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False allegations often fueled by desire for sympathy

False allegations often fueled by desire for sympathy

In early October, actress Amanda Bynes repeatedly tweeted that her father abused her physically, sexually and verbally. According to CBS News, the young woman posted that living with her father was a total nightmare and that her mother protected him by not calling law enforcement. Ms. Bynes went on to say she was considering hiring an attorney and getting a restraining order. Shortly afterward, she retracted all her comments, stating that a microchip in her brain caused her to write those things. Her parents are trying to get her help at a mental health facility.

According to the Federal Bureau of Investigation, mental illness is just one of the reasons that people make false allegations of a crime. Understanding why people in Minnesota and throughout the country engage in this behavior can give an insight into how to combat those accusations.

What happens after a false report

Under Minnesota statute, someone who files a false report of a criminal charge with law enforcement is guilty of a misdemeanor, and subsequent offenses will result in a gross misdemeanor. If the false accusation is in regard to a member of law enforcement, the statute enables prosecution to pursue the maximum penalties and fines of as much as $3,000.

Why it happens

With such serious consequences, it may be confusing as to why people file false charges. According to the FBI, there are several motivating factors. Someone who falsely accuses another person of a crime may be experiencing one or more of the following:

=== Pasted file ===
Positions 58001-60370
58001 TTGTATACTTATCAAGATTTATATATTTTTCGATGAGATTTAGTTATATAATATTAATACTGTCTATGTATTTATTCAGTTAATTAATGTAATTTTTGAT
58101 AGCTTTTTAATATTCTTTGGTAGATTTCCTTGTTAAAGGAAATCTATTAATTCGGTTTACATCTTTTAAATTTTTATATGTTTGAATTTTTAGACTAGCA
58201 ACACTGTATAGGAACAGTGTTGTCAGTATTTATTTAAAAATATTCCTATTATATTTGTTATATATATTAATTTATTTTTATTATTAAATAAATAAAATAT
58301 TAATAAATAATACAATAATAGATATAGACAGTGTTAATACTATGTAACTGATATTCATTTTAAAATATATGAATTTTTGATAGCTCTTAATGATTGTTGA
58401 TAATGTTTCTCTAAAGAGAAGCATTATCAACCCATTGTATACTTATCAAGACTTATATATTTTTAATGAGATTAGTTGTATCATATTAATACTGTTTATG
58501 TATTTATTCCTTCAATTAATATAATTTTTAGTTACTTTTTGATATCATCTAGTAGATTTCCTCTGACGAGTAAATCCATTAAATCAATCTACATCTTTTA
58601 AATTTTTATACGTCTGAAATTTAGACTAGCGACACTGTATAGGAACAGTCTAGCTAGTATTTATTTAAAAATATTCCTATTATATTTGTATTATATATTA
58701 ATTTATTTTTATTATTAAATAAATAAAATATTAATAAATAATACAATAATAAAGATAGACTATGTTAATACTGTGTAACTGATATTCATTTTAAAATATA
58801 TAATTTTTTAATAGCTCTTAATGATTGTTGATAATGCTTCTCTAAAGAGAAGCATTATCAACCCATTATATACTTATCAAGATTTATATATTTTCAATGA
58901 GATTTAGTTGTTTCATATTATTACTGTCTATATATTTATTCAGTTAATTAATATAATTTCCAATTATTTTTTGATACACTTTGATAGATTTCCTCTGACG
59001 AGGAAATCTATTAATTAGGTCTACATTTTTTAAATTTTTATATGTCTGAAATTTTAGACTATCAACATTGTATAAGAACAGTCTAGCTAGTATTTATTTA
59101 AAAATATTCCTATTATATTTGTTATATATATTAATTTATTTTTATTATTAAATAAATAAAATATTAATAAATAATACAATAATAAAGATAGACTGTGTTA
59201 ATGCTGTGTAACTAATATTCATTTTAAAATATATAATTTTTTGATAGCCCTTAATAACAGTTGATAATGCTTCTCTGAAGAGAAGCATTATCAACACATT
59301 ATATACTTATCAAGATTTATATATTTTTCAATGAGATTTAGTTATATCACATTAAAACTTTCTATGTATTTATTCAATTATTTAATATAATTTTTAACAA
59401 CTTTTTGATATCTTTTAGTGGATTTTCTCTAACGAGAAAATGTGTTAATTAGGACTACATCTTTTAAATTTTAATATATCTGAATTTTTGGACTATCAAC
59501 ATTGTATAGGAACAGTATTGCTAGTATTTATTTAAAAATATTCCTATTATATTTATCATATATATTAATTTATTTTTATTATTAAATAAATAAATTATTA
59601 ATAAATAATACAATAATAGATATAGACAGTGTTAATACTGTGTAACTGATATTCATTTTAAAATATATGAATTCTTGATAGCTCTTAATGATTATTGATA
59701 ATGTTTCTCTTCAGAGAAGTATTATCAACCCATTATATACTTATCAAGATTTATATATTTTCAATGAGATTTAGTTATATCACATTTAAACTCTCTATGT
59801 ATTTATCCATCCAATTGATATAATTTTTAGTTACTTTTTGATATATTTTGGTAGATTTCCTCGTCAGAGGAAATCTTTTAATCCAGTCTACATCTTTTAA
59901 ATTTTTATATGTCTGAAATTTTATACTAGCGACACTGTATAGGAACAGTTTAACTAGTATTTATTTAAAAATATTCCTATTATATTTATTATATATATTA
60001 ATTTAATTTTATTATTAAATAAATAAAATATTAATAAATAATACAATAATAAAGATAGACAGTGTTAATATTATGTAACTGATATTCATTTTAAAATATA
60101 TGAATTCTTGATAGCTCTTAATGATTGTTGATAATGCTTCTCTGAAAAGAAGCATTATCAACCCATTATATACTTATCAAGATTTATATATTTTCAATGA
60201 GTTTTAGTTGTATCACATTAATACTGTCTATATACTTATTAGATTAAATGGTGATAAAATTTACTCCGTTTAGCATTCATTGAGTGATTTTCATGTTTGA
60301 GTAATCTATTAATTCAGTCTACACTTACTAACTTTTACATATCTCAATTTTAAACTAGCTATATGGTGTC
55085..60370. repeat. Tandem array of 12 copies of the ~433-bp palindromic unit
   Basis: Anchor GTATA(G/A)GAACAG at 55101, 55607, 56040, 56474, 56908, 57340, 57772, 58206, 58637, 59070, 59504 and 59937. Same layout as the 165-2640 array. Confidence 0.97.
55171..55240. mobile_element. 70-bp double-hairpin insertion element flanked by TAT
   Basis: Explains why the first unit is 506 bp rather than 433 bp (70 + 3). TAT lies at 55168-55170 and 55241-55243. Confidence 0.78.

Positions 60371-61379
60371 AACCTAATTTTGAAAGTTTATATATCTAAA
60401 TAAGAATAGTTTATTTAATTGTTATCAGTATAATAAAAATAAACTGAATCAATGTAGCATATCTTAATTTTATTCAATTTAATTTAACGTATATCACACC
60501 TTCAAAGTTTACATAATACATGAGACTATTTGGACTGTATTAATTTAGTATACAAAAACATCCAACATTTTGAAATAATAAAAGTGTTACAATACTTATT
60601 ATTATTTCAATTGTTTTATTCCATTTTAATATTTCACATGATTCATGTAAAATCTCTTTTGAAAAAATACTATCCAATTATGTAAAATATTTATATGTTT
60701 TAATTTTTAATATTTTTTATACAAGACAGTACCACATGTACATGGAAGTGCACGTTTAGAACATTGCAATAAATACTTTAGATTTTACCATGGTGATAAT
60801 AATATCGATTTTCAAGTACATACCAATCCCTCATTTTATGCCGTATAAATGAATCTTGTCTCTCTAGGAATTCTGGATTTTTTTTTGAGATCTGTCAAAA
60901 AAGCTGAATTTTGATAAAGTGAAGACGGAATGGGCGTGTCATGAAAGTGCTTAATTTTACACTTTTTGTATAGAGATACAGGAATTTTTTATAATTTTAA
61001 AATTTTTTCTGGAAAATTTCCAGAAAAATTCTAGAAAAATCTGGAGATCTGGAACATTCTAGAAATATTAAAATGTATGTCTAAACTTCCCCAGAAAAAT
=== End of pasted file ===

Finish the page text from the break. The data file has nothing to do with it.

• Wanting attention or sympathy
  • Having a mental illness
  • Suffering from depression
  • Needing an alibi
  • Seeking revenge

The agency reports that women make up the majority of the population who file false reports, and those wanting to gain sympathy will usually allege interpersonal offenses, such as sexual assault. Men will also engage in the activity, but they tend to claim offenses that are nonsexual, such as attempted murder or physical assault. The FBI reports that in the majority of cases, claims from men and women involve just one offender.

In order to unravel a case, the FBI notes that investigators will usually start looking for forensic evidence, which probably does not exist. Eyewitness testimony can only detail post-offense events, and there are typically inconsistencies in the accusation.

The effects of a false report

Someone who has been wrongly accused may greatly suffer as a result of the ensuing attention from law enforcement, media and friends or family. Even if a defendant’s name is cleared, there will likely still be a time period of anguish and stress. Additionally, a false allegation can tie up valuable law enforcement resources.

People who feel they have been wrongly accused of a crime should immediately contact a criminal defense attorney.

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